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Having a character in a series attempt to win an argument using squirrels seems like it would go down well around these parts; thankfully squirrel related tomfoolery is not all Minami-ke has to offer as it manages to break out of its well trodden, all-girl-school-comedy premise and develop into a raucous look at the life of a family of oddities and the selection of characters which get pulled into their orbit.

Characters, situations and comedy are stitched together so deftly that it's hard to think of Minami-ke as a series at all

The first season of Minami-ke seems to constantly better itself by proving time and time again that it will not beat a dead horse, providing capricious situations that seem patently obvious when shown, but on reflection take on Rube Goldberg-esque set up. For instance: Makoto, a typically brash and uninteresting character whose only lot in life seems to be to provide a catalyst for Chiaki's deadpan cynicism, add in the desire to visit the Minami household without incurring special kinds of wrath, mix in some typical gender-bending and atypical cross-dressing, sprinkle in some adoration for Haruka and the result is something that never seems anything less than hilarious. Time and time again the off-the-wall comedy provides sporadic moments of howling laughter buffered by constant amusement with a boy with a propensity for loosening his shirt and sparkling to the trio of straight-faced brothers who also share the name Minami.

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Out of curiosity and a favour to someone, I decided to take a look at some random .dat files that were ripe for the translating; what ensued was a morning of head scratching, hex scrying and using some of the lesser used PHP functions.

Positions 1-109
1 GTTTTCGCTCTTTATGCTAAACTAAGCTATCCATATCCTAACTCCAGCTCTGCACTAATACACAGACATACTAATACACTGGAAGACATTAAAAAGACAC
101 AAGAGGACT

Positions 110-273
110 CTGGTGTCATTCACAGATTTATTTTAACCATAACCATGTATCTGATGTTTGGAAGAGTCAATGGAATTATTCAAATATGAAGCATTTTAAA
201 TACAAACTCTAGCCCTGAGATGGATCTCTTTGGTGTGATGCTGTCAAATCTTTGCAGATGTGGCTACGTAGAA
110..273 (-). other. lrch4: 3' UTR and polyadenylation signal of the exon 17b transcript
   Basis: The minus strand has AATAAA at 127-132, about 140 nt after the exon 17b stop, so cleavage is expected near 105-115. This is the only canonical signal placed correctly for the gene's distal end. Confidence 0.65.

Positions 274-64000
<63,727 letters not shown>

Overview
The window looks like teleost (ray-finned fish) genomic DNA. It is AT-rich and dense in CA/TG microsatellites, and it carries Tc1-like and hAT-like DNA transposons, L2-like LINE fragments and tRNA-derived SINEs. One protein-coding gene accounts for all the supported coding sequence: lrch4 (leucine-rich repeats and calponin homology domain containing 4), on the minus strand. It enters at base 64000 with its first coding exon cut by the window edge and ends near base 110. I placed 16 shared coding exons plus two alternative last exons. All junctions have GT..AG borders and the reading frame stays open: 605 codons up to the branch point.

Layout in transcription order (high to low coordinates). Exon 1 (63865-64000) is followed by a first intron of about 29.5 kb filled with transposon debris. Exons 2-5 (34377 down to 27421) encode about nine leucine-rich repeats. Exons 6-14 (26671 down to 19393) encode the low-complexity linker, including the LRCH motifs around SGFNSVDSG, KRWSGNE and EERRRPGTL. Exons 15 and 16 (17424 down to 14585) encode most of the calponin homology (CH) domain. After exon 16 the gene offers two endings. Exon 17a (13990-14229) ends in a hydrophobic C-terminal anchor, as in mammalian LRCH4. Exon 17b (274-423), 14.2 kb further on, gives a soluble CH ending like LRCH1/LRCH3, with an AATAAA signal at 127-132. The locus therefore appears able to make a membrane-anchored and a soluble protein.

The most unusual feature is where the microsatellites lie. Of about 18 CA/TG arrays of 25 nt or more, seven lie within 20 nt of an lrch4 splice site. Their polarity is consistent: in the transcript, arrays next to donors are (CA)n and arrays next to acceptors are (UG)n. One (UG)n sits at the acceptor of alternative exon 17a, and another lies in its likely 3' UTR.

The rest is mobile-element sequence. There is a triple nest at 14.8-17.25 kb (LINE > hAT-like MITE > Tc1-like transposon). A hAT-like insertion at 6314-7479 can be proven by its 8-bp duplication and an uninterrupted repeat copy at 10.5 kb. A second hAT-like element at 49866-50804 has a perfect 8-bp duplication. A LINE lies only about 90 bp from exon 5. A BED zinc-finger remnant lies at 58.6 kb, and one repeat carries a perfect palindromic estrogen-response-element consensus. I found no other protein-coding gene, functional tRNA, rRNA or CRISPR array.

Sample File 1, Sample File 2, Sample File 3

All screenshots taken from data1.dat, sample file 1 and the window is resized for the most appropriate screenshot rather than general workability.

so garbled that it sent a few hundred bell tones to my computer speaker

First thing I did was to crank open the lovely XVI32 hex editor and have a look at the sample files provided, their .dat extension more or less indicated they were a proprietary format and were unlikely to relinquish their secrets easily. What was known was that the files contained a header portion, a bundle of XML files in a contiguous stream and a lot of junk data. The XML files could be seen and their encoding was stated as SHIFT JIS and, after cursing its existence, I attributed the junk data to that which seemed like a good place to start.

The first eight bytes seemed to be a file signature, but Google searches for all or parts of the signature were fruitless which meant it was time to pick things apart.

The next four bytes were different for each file and at first I thought it was part of the block format that made up the header part of the file but the section repetition for the header block didn't match up so after converting it to a variety of different number formats (I'm no hex wizard and I originally thought it was only a two byte short rather than a four byte integer or long) and assumed it was an unisgned long (32 bits) in Little Endian order.

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ef - a tale of memories

Given such an auspicious and confusing opening three episodes, it would have been easy for ef to fall into obscurity and abstraction with deep symbolism and obscured plot; thankfully this is not the case and the series manages to make the absurdly stylistic symbolism part of itself while still a sometimes unique, not wholly original story which ends well at a petite twelve episodes.

the grayscale visions of Hiro, the stained glass technicolour of Chihiro and the sunset beaches for everyone

In between the astounding opening and changing ending are two stories: one about a high school boy trying to find colour in his world while trying to deal with the affections of two girls, one overt and another covert; the other is about a girl whose memory lasts only a scant thirteen hours before events begin slipping away and her relationship with a boy she meets at an abandoned train station. The plot may sound akin to an atypical dating-sim territory but the storytelling is first rate and deftly draws one into the world and its characters. The supernatural elements that nagged the opening episodes are present but downplayed; the ephemeral figure of a long haired woman who imparts advice to all of the central characters and then vanishes is never explained even slightly, the same with the silent, world weary caretaker of the memory-challenged protagonist. The only time these elements are brought to the fore is in the final moments of the series, hinting more at a desire for a second season rather than anything that would affect the first.